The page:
RTS, or Real-time strategy games, have been with us since the birth of the first games that ever graced computer screens.
With some recent client work, I’ve been doing quite a bit of homework on strategy game interfaces; I dug out all my old games, played and screen-captured over two dozen game interfaces, mocked up a massive amount of approaches to problems, and talked with some friends in the gaming industry. As a UI designer, I’m fascinated to see how it’s developed in the last 20 years and in which direction it is now headed.
It’s quite interesting to look not just at where we’re heading, but also where we’ve come from. Since the invention of chess and other similar strategic board games, it’s clear that people love the tactile experience that manipulating ‘units’ gives. However, with today’s world of massive virtual representations of battlefields, this feeling has been diluted significantly. The relevant question for me is, obviously, how multi-touch devices like the iPhone can bring back the sweaty palms and rush that you experience forward the first pawn in a game of chess.
I’m not sure if you’ve ever tried playing a strategy game on the iPhone, but most of them aren’t very usable. Modern strategy games typically require a very large amount of screen real estate to show interface elements, and even then use diverse solutions to compress information into smaller areas while allow for a large area in which you can command your units.
A nice example of taking this tradeoff into consideration is Dune 2.
Dune 2 was released in 1992 by Westwood Studios. Westwood is famous for the Command & Conquer series, but Dune really kicked off their defining series of RTS games. It was also the first strategy game that allowed you to command units with the mouse, as opposed to traditional controller or keyboard input. The mouse soon dominated the strategy game world, and I grew up with games like Command & Conquer: Red Alert, Starcraft, Dark Reign, and my personal favorite: Total Annihilation. These games could all be played with nothing but a mouse; as far as I’m aware, only Total Annihilation used keyboard modifier keys to allow more complex commands with the mouse.
Between then and now, large strategy game titles have followed existing conventions, but have advanced significantly in terms of graphics and scale. Interaction-wise, the mouse scroll wheel was standardized. Then came 2007: I was delighted to see that Chris Taylor, who once led the development of Total Annihilation, released Supreme Commander. Supreme Commander follows in TA’s footsteps, but the scale of its battles is somewhat more massive. However, the scale, graphics, or graphic design weren’t the most interesting aspects to me. What Supreme Commander astonished me with was unifying the traditional minimap, a small representation of the battlefield, with the actual view of the battlefield.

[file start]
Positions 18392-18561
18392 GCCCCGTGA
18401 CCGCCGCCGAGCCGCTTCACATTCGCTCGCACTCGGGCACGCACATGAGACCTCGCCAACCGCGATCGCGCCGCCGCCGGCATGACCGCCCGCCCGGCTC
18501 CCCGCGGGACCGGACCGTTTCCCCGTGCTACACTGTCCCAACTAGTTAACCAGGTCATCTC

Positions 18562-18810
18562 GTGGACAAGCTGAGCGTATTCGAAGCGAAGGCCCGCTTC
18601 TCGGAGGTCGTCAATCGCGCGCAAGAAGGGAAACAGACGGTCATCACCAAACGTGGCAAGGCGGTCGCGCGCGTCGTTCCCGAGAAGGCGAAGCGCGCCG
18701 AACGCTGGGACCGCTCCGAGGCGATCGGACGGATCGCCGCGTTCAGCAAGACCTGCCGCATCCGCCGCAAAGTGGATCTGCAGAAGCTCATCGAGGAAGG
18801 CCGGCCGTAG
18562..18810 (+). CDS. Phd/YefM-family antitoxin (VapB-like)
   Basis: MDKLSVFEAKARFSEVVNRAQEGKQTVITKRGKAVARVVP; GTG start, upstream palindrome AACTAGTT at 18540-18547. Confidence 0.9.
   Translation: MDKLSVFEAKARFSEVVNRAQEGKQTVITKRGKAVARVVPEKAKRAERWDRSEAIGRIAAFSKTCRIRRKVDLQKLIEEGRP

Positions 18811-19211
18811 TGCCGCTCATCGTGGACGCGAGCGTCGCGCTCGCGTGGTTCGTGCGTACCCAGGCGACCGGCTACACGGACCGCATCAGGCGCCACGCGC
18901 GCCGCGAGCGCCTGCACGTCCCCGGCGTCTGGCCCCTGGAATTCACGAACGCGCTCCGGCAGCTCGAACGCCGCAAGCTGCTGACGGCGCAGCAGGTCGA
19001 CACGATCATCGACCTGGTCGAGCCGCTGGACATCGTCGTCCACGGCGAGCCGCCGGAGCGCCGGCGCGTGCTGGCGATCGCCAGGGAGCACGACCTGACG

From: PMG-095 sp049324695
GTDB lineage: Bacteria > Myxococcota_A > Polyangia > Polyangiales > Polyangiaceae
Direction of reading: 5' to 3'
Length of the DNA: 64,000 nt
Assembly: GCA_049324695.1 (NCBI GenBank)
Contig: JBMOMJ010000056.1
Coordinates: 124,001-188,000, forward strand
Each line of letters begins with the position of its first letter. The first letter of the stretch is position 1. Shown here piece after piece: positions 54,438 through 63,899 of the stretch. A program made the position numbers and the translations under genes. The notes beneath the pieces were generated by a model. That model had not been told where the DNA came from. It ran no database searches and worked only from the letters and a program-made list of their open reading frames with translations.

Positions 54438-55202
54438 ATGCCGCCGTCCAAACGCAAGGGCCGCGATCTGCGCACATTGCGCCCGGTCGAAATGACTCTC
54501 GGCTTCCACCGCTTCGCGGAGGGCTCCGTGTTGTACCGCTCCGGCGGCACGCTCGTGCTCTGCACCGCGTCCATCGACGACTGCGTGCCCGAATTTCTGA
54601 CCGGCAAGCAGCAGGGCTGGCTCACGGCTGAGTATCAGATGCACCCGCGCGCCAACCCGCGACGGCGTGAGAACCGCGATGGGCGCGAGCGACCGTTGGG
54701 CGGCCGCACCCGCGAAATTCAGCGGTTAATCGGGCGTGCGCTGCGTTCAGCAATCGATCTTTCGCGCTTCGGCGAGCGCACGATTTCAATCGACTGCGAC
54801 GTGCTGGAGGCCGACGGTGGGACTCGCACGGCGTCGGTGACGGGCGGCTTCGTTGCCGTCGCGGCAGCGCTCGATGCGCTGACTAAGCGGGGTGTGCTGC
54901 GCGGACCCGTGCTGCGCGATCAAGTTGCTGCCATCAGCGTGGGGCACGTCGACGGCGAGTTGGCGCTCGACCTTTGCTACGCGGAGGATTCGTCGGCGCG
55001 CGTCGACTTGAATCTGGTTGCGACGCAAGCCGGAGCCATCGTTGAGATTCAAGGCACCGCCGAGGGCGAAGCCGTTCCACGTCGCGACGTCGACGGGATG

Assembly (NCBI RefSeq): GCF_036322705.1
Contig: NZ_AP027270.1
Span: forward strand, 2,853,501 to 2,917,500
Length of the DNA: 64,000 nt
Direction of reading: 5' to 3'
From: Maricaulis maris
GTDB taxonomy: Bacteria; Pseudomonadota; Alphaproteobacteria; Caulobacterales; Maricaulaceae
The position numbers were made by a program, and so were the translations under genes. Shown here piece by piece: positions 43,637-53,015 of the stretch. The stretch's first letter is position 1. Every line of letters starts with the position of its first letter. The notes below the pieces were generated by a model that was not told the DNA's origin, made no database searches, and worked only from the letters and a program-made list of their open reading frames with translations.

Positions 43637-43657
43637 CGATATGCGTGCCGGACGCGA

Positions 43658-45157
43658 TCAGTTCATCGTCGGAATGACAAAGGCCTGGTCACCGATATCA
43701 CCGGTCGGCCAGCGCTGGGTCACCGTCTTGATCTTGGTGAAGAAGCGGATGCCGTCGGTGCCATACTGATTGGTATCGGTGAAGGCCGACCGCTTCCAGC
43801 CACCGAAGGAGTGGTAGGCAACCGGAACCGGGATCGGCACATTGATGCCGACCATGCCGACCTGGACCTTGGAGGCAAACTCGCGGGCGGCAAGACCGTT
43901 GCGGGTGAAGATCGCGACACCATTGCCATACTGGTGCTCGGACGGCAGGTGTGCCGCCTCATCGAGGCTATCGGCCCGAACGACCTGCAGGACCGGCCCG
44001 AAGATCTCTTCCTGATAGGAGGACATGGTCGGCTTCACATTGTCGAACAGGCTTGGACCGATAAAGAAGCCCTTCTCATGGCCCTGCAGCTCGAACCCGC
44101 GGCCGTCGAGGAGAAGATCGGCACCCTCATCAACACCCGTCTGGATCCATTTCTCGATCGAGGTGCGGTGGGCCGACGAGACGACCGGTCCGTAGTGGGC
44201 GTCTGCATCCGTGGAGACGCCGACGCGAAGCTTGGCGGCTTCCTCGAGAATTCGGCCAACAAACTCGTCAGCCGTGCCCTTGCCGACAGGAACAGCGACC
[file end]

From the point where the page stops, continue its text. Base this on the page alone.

Essentially, Supreme Commander introduced the Zoomable User Interface to the strategy game genre. The user could seamlessly zoom in and out of the action to get a birds’-eye view of the situation. In retrospect, what truly enabled this type of interface to become feasible was the introduction and standardization of the scroll wheel. However, it’s still not a very tactile experience.
Similarly to the age of Dune 2, we now see the uprising of (multi-)touch devices, and this allows for an even more direct interaction with units. It’s probably no mystery to you that playing games that use multi-touch well on the iPhone is great, but as we are approaching more varied applications of touch interfaces in our daily lives, there’s much more innovative interfaces we can create, and we’re presented with the opportunity to make the Zoomable User Interface a ‘natural’ experience.
This is the trailer of RUSE, an upcoming title by Ubisoft. As you can see, they are using a Surface-like multi-touch table as a gaming platform. Quite a beautiful way to play a strategy game; where interfaces on the iPhone may feel tactile, a powerful hardware platform that can deliver accurately rendered battlefields would be very immersive.
Of course, only time can tell where we will be taken in the future when it comes to interface design. However, it’s interesting to note that we’re gradually making the experience more tactile. While giving users a controller that resembles a gun to play a shooter game doesn’t work very well and feels rather gimmicky, making a realistic landscape that the user can reach out to and touch seems like the natural evolution for strategy games. It shares some of the best characteristics from the origin of strategy games: the board game.
I think this is a pretty intriguing history of gradually evolving towards a ‘natural’ interface metaphor that completely changes gameplay. But for now, I suppose will have to cope with making great games for small screens and relatively large fingers. Back to the drawing board.